ACKNOWLEDGEMENT

Appreciation is expressed for protein analyses by Dr. T. J. Davidson, Jr.,
Assistant Soils Chemist, North Florida Experiment Station.











Table 1.- Rations (pounds per head daily).


Feed Lot 1 Lot 2 Lot 3 Lot 4 Lot 5 Lot 6 Lot 7

Ground snapped corn 22.98 21.95 --- ----- 19.15 19.39 21.54
Ground shelled corn --- ----- 19.11 14.84 --- --- ---
Dried bakery product ---- --- --- ---2.37 ---
Citrus molasses 1.84 1.84 1.84 1.84 1.84 1.84 1.84
41% cottonseed meal* 2.34 2,34 2.34 2.34 2.34 ----- 1.18
Ground soybeans* ----- ----- --- ---- --- 2.58 1.28
Argentine Bahia hay 2.91 0.91 4.15 0.97 0.93 0.99 0.92
Ground peanut hulls ---- --- ----- 4.95 ---- ----
+ 20% cane molasses

Total 30.07 27.08 27.44 24.94 26.63 24.80 26.76


* 25,000 I.U. vitamin A added to protein supplement


Table 2.- Percentages concentrates and roughages in rations:


Concentrates

71
76
85
76
78
76
76


Roughage

29
24
15
24
22
24
24


Cost ton feed

$ 41.75
.43.19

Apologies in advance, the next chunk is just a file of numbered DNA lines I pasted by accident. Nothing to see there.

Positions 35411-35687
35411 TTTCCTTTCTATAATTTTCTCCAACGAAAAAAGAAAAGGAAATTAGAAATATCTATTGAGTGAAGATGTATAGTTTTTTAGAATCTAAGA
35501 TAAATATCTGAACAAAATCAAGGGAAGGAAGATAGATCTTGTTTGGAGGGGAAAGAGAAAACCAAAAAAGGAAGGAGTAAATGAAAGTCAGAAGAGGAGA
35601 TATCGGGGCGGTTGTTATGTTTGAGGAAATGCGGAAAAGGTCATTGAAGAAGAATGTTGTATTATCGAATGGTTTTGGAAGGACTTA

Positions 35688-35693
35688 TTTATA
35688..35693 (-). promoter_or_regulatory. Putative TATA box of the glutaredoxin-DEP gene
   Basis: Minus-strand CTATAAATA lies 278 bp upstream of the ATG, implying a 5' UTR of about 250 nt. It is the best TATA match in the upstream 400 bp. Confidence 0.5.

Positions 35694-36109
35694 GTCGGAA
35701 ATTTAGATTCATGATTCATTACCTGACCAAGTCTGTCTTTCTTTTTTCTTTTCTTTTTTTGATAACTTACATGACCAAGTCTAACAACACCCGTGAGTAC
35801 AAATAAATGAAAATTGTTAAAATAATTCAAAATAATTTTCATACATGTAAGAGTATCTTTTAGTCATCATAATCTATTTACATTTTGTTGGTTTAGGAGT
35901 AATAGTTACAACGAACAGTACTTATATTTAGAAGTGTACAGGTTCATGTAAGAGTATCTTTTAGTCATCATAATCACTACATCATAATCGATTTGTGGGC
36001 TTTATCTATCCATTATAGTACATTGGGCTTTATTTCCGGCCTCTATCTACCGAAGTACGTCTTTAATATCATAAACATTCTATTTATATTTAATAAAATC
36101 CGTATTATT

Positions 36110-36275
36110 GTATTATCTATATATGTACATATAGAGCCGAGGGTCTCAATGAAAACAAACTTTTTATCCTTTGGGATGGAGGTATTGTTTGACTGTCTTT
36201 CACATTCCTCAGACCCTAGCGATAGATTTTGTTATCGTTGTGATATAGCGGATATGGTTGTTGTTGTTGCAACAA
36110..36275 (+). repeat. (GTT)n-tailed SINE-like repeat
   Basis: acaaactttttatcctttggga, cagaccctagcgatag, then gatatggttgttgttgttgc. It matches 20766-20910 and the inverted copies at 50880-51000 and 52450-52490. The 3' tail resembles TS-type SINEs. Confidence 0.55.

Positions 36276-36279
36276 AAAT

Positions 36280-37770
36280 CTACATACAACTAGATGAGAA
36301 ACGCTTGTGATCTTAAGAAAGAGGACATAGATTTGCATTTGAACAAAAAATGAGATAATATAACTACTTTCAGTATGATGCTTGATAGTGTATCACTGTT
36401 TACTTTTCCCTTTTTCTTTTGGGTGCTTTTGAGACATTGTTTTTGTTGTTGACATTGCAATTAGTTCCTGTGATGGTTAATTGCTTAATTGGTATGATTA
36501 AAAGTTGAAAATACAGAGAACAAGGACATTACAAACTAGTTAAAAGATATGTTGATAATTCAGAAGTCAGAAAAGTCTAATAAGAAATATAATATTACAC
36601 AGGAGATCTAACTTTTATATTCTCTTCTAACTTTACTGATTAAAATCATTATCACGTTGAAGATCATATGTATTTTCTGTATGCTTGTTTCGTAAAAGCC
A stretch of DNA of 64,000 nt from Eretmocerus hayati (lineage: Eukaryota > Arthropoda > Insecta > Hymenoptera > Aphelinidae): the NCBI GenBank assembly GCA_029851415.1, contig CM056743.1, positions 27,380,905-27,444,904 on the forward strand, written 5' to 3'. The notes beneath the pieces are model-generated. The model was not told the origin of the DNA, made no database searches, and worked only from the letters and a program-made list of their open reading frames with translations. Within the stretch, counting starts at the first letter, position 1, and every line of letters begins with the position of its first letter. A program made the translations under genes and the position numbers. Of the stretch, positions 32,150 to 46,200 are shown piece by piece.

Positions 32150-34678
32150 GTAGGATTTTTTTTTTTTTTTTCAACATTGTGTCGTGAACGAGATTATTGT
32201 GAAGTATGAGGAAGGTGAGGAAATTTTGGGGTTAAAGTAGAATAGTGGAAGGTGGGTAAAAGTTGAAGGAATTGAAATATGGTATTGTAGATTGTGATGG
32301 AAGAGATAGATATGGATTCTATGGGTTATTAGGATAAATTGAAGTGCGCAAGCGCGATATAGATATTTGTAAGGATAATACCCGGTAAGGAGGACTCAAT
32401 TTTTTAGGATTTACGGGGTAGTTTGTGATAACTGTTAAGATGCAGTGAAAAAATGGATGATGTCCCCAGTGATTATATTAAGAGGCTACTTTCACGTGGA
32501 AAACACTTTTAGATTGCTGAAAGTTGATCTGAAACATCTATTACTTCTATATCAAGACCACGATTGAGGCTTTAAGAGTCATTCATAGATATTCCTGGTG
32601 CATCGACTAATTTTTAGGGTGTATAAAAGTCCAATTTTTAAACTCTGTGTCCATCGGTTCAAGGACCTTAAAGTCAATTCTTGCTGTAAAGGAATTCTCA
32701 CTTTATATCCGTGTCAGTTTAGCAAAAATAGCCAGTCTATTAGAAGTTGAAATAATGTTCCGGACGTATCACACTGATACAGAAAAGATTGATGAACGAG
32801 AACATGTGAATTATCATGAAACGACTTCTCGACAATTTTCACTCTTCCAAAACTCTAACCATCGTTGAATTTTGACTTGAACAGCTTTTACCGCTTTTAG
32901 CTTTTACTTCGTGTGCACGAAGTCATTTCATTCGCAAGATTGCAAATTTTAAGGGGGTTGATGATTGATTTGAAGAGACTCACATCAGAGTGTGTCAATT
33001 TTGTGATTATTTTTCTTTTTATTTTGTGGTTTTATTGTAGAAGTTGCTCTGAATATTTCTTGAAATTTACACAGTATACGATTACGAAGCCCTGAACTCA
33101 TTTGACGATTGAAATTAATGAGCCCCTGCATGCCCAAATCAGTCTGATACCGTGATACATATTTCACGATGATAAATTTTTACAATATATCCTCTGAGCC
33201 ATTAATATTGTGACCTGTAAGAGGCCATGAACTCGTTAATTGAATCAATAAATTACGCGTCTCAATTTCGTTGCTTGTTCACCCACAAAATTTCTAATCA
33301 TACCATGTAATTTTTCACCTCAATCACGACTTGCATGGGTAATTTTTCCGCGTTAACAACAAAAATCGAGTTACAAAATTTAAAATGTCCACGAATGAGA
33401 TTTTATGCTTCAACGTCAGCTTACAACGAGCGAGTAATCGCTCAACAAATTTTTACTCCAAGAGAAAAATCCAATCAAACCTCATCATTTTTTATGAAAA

51.54
48.44
45.00
44.49
43.66


Lot










Table 3.- Feed Prices.

Feed

Ground snapped corn

Ground shelled corn

Dried bakery product

41% cottonseed meal + vitamin A

Ground soybeans + vitamin A

Argentine Bahia hay

Ground peanut hulls + 20%

blackstrap molasses

Salt

Steamed bonemeal


Per ton

$ 40.00

55.00

60.00

85.00

90.00

22.50


Table 5.- Percentages protein in various feeds.

Feed Percentage protein

Ground snapped corn 8.2

Ground shelled corn 9.2

Ground soybeans 39.0

Cottonseed meal 43.5

Dried bakery product 9.5 *

Ground peanut hulls 4.0 a

* Not analyzed feed tag guarantee.


20.00

36.00

90.00


Table 4.- Prices received for carcasses (March 16, 1964)

Grade Price cwt.

U. S. Choice $ 37.00

U. S. Good 35.00

U. S. Standard 31.00








Table 6.- Results steer feeding trial.


Number head
Number days
Ave. initial weight
Ave. final weight
Ave. gain
Ave. daily gain
Average Daily Ration:
Corn
Citrus molasses
Protein sup.
Hay or ground peanut hulls
Feed Per 100 Pounds Gain:
Concentrates
Roughage
Total
Mineral
Cost
Carcass and Financial Data:


Ave.
Ave.
Ave.
Ave.
Ave.
Ave.
Ave.
Ave.
Ave.


slaughter weight
carcass weight
carcass yield
carcass grade
price cwt. carcass
price cwt. on foot
cost cwt. feeders
cost head feeders
feed cost


Lot 1 Lot 2 Lot 3 Lot 4 Lot 5 Lot. 6 Lot 7
Gr. shelled Gr. shelled Gr. sn. corn Gr. soybeans
Gr. sn. corn Gr. sn. corn corn corn Dried bakery Ground + 41%
+ hay no hay + hay + peanut hulls product soybeans c.s. meal
** 8 8


8
115
783
1062
279
2.43

22.98
1.84
2.34
2.91

1121(884)